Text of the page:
Friday, November 8, 2013

Defending the Kingdom of Belgium

I have long found the Kingdom of Belgium very interesting, both for its own history and for the wide array of opinions so many have about the country. For a place that so many are constantly predicting imminent doom for over the inability of the two major regions to come together, I have seen opposition to the Kingdom of Belgium bring together leftist republicans and religious, royal legitimists. An odd pair to be sure. It should go without saying that, in spite of any number of disagreements over one thing or another, I totally support the Kingdom of Belgium and hope it long continues to disprove the naysayer’s and survive. Especially in these modern times when monarchies are so few and far between I would much prefer to see all monarchists come together in defense of the Kingdom of Belgium if only for the sake of defending the principle of monarchy and sparing Europe from yet another, bland, boring republic. When it comes to Belgium, however, the issue is not really the monarchy but Belgium itself. The value of the monarchy has been proven and there is really no “Belgian” republican movement at all but only those who wish to see Belgium itself wiped from the map. So, in this case, one must defend the Kingdom of Belgium rather than the Belgian monarchy specifically.

The primary argument of those opposed to the Kingdom of Belgium is one most are probably familiar with and yet, as is often the case, I find it completely impossible to understand. The argument is that Belgium is not a “real” country but is rather an “artificial state” that was just cobbled together for the sake of political convenience by the British, French and Germans. According to this argument, in 1830 the “Great Powers” of Europe just drew a few lines on the map, named it Belgium and had a respected minor German royal sworn in as King. The people, this line of thinking goes, have nothing in common, do not constitute a natural or valid nation and were just artificially lumped together in 1830 and have been feuding with each other ever since in this political equivalent of a “shotgun marriage”. It is as though Flanders and Wallonia were two teenagers, Flanders being the daughter of The Netherlands and Wallonia being the slightly Latin house boy. Then one day the two teens ran away from home, Wallonia held Flanders down and got her pregnant and as The Netherlands wanted to kill them both, Britain, France and Prussia showed up and said Wallonia had to marry Flanders to make an honest woman of her -or there was going to be trouble. So they settled on a piece of land between The Netherlands and Luxembourg, built a house, had children called Belgians and have been threatening to divorce each other ever since because they never really loved each other anyway.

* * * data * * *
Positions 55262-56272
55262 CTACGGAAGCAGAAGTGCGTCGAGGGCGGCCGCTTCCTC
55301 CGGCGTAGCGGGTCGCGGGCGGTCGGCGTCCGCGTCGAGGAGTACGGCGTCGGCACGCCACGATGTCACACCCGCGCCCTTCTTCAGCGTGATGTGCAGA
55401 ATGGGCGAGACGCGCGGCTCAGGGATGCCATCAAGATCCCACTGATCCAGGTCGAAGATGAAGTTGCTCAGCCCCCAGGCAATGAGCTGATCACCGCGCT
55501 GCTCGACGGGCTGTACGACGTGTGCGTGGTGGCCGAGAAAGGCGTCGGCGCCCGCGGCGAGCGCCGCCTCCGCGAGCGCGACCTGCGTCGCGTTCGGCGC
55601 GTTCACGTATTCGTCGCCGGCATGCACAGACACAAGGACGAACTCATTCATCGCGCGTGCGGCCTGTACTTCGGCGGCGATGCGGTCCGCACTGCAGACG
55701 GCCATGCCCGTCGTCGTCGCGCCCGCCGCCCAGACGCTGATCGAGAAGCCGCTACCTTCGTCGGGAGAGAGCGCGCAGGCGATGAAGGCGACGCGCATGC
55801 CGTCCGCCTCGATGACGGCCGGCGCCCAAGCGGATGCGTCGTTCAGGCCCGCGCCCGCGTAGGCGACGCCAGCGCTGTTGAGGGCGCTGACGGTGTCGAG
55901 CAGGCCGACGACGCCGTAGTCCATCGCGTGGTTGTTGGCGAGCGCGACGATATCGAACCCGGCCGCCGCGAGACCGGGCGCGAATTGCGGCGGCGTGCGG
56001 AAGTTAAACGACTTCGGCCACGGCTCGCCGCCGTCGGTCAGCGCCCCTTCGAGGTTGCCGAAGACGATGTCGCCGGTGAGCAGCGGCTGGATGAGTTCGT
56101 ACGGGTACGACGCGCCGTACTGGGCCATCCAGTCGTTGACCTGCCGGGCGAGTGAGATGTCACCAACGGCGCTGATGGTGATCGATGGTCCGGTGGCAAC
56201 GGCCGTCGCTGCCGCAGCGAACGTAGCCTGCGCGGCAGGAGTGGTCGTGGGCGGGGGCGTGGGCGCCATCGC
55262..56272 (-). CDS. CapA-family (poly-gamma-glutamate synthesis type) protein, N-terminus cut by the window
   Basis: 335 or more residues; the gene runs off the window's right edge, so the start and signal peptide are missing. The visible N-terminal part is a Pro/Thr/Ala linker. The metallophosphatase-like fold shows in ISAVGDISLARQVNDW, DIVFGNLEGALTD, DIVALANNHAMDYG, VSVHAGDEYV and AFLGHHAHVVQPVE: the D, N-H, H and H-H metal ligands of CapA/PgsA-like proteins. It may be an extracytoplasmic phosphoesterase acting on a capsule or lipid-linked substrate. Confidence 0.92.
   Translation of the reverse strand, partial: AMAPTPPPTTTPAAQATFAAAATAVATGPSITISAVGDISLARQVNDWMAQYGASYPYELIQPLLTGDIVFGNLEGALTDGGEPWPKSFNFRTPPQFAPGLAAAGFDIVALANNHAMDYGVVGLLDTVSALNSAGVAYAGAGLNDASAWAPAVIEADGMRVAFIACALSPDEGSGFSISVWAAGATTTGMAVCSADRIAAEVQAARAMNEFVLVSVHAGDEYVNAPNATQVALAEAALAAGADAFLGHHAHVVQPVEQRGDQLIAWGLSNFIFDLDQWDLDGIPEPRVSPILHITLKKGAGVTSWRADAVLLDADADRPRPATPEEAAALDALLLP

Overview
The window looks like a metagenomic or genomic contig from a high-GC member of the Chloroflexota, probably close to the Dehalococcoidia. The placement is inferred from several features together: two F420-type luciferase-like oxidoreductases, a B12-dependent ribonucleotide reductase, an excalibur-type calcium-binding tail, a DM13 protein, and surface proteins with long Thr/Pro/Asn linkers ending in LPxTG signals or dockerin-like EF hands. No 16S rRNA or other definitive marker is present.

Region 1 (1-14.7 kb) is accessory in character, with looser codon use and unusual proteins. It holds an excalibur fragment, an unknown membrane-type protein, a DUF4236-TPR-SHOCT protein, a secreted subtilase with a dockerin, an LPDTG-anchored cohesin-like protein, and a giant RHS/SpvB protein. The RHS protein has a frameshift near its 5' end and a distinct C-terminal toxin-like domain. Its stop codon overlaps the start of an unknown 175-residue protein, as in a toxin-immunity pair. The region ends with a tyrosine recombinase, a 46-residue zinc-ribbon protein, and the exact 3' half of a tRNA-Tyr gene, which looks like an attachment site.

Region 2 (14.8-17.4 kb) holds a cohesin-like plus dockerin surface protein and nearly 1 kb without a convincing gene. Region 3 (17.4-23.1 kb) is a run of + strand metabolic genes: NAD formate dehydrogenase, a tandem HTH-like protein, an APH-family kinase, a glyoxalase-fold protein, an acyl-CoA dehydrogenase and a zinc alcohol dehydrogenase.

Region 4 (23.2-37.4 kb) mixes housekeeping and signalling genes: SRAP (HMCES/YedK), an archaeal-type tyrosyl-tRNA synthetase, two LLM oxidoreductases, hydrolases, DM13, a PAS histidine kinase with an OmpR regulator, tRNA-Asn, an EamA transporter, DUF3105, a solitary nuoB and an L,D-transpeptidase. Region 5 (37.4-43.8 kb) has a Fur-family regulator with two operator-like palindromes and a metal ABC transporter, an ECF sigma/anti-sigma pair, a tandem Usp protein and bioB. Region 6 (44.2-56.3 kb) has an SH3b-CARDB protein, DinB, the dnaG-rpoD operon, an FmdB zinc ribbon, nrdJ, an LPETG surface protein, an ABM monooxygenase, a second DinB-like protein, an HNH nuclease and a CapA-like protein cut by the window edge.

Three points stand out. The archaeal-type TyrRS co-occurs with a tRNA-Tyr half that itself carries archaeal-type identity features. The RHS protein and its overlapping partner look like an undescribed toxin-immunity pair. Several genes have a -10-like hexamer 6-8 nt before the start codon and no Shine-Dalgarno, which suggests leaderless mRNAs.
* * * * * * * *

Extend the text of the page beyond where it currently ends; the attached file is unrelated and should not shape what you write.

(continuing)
If that sounds rather silly; it should. The Belgian people may not have had an independent country of their own until 1830 but they had been living together for many, many centuries prior to that. One could go all the way to Roman times and see the area of modern-day Belgium called, basically, Belgium on any map. It is though, admittedly, a tricky subject when it comes to tracing the ancestry of peoples that far back (people are still arguing over whether Charlemagne was French or German and that was many centuries later) but, fortunately, we do not have to go back that far. It was in 1549 that the Holy Roman Emperor Charles V, also King of Spain (who was born in what is now Belgium), signed the Pragmatic Sanction that grouped together, roughly, what are the Low Countries of today as the Spanish Netherlands, quite apart from France and Germany. Under the Dukes of Burgundy this area, which had a mixture of languages even back then, even achieved a sort of independence in all but name and were extremely prosperous.

Duke of Parma